The Power Divine, that raised the mighty frame. season: in the former case, they immediately

Blackmore. rot by the superabundant moisture; and, in the

FLUDD (Robert), the son of Sir Thomas latter, they become as dry as a stick and mouldy, Fludd, was born at Milgate in Kent, in 1574. so that the first rain thai falls afterwards infalli. He was educated at St. John's College, Oxford, bly rots them.

where he took his degrees in arts, after which FLO'WER DE Luce, n. s. From Fr. fleur de lis. he travelled abroad. He returned to England A bulbous iris.

in 1605, took the degree of M. D. and became Cropped are the flower de luces in your arms :

fellow of the college of physicians in London. Of England's coat one half is cut away.

He was a most voluminous writer; doated greatly Shakspeare.

on the wonders of alchemy; was a zealous broThe iris is the flower de luce.

Peacham. ther of the Rosicrucian order; and his books,

which are mostly in Latin, are as dark and FLOWER'INGBUSH, 1. s. A plant.

mysterious in their language as in their matter. FLOWK, n. s. Scott. fluke. A flounder; the He died in 1637. name of a fish. See FLOUNDER.

FLUE, n. s. A word of which I know not Amongst these the flowk, sole, and plaice, follow the etymology, says Dr. Johnson, unless it be the tide up into the fresh waters.

Carew. derived from flew of fly. Mr. Todd suggests the Flowk'wort, n. s. The name of a plant. Fr. l'ouverte, an opening: Mr. Thomson, with

FLOWN, participle of fly. Gone away ; more probability, the Lat. flatus ; a puff or blast puffed ; inflated ; elate.

as its origin. A small pipe or chimney to conFor those,

vey air, heat, or smoke. Soft down or fur, such Appointed to sit there, had left their charge, as may fly in the wind. Flown to the upper world. Milton's Paradise Lost, FLU'ELLIN, n. s. The herb speedwell. And when night

FLU'ENCY, n. s. Lat. fruens, fluo; à Darkens the streets, then wander forth the sons FLU'ENT, adj. & n. s. Gr. Blow. The adjecOf Belial, flown with insolence and wine. Id. FLU'ENTLY, adv. tive is the etymon; and

Where, my deluded sense! was reason flown ? literally signifies flowing, liquid; the motion of Where the high majesty of David's throne ? water in flux: thus it is also applied to what

Prior.

ever is ready; copious; voluble. The noun Is this a bridal or a friendly feast?

signifies the quality of flowing; smoothness; Or from your deeds I rightly may divine,

freedom from harshness or asperity; affluence; Unseemly flown with insolence or wine. Pope.

abundance: but the latter sense is obsolete. FLUCTUATE, v. n.) Lat. fluctuatus, part.

God riches and renown to men imparts, Fluc'TUANT, urlj. Sof fluctuo from fluctus,

Even all they wish; and yet their narrow hearts FluctUA’TION, n. s. Sa wave. It conveys

Cannot so great a fluency receive, the idea of strong agitation: it expresses the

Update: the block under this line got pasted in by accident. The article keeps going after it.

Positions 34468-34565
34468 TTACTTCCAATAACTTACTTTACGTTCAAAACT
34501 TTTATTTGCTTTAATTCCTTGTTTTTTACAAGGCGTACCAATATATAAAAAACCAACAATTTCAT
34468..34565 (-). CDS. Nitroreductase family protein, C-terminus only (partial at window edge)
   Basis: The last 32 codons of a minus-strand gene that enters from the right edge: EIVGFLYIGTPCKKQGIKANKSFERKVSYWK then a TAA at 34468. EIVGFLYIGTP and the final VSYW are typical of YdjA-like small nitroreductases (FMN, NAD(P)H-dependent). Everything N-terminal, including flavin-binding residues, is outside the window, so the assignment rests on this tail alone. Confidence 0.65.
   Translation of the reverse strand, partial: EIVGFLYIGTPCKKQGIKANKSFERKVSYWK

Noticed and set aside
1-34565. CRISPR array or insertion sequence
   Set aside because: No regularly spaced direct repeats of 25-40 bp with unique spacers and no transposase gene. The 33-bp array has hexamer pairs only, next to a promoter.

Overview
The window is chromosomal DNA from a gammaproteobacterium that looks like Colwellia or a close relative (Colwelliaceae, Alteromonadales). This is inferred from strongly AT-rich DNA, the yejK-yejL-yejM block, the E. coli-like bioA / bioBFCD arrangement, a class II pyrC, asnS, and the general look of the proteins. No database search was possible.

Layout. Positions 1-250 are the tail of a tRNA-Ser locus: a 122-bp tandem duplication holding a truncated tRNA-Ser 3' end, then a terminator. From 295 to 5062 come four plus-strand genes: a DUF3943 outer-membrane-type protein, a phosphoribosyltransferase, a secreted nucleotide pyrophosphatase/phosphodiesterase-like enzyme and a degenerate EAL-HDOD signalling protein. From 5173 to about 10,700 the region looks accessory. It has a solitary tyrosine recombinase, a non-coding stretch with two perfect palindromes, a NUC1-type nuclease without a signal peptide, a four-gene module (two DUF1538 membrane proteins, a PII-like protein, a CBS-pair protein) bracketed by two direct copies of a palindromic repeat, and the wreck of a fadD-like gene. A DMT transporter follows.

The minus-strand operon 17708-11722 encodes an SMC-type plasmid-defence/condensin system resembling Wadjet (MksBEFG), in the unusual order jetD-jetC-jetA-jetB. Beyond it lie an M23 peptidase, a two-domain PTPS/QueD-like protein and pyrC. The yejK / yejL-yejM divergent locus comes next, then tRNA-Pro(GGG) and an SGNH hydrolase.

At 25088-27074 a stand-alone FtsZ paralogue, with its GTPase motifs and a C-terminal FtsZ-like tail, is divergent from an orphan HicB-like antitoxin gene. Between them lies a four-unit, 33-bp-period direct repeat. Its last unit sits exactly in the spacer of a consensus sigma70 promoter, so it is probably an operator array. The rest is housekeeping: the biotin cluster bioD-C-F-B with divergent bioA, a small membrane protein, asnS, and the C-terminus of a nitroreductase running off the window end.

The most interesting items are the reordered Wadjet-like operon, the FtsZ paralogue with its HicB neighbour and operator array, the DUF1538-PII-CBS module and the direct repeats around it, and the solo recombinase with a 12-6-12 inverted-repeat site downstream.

But their fruition to a stranger leave. Sandys. motion of the waves perpetually heaving back

Those have some natural dispositions, which have wards and forwards : hence it is applied to what better grace in youth than in age, such as is a fluent ever is uncertain, or is the subject of sudden

and luxurious speech.

Baeon. vicissitudes. Applied to the mind, it signifies It is not malleable ; but yet is not fluent, but stuto be irresolute; undetermined.

pified,

Id. The Tempter, but with shew of zeal and lovo Motion being a fluent thing, and one part of its duTo man, and indignation at his wrong,

ration being independent upon another, it doth not New parts puts on, and as to passion moved,

follow that because any thing moves this moment, it Fluctuates disturbed, yet comely and in act

must do so the next.

Ray on the Creation. Raised, as of some great matter to begin.

Confiding in their hands, that sed’lous strive Milton's Paradise Lost. To cut the outrageous fluent ; in this distress, Fluctuations are but motions subservient, which Even in the sight of death.

Philips. winds, storms, shores, shelves, and every interjacency Fluency of numbers, and most expressive figures for irregulates.

Browne. the poet, morals for the serious, and pleasantries for Even the influence of superstition is fluctuating and admirers of points of wit.

Garth. precarious ; and the slave whose reason is subdued, The common fluency of speech in many men, and will often be delivered by his avarice or pride. most women, is owing to a scarcity of matter, and a

Gibbon.

scarcity of words ; for whoever is master of language, It will not hinder it from making a proselyte of a and hath a mind full of ideas, will be apt, in speakperson, that loves fluctuation of judgment little ing, to hesitate upon the choice of both. Swift. enough to be willing to be eased of it by any thing

FLUID, adj. & n. x.) Lat. fluo, fluidus. See but errour.

Boyle. To be longing for this thing to-day, and for that

FLUID'ITY, n. s. FLUENCY. Fr. flucide, thing to-morrow: to change likings for loathings, and ILU IDNESS, N. S. Jurantc. That Willy to stand wishing and hankering at a venture, how is from its nature, flows; that quality in bodies it possible for any man to be at rest in this fluctuant which is opposite to solidity and stability; any wandering humour and opinion ? L'Estrange. thing not solid.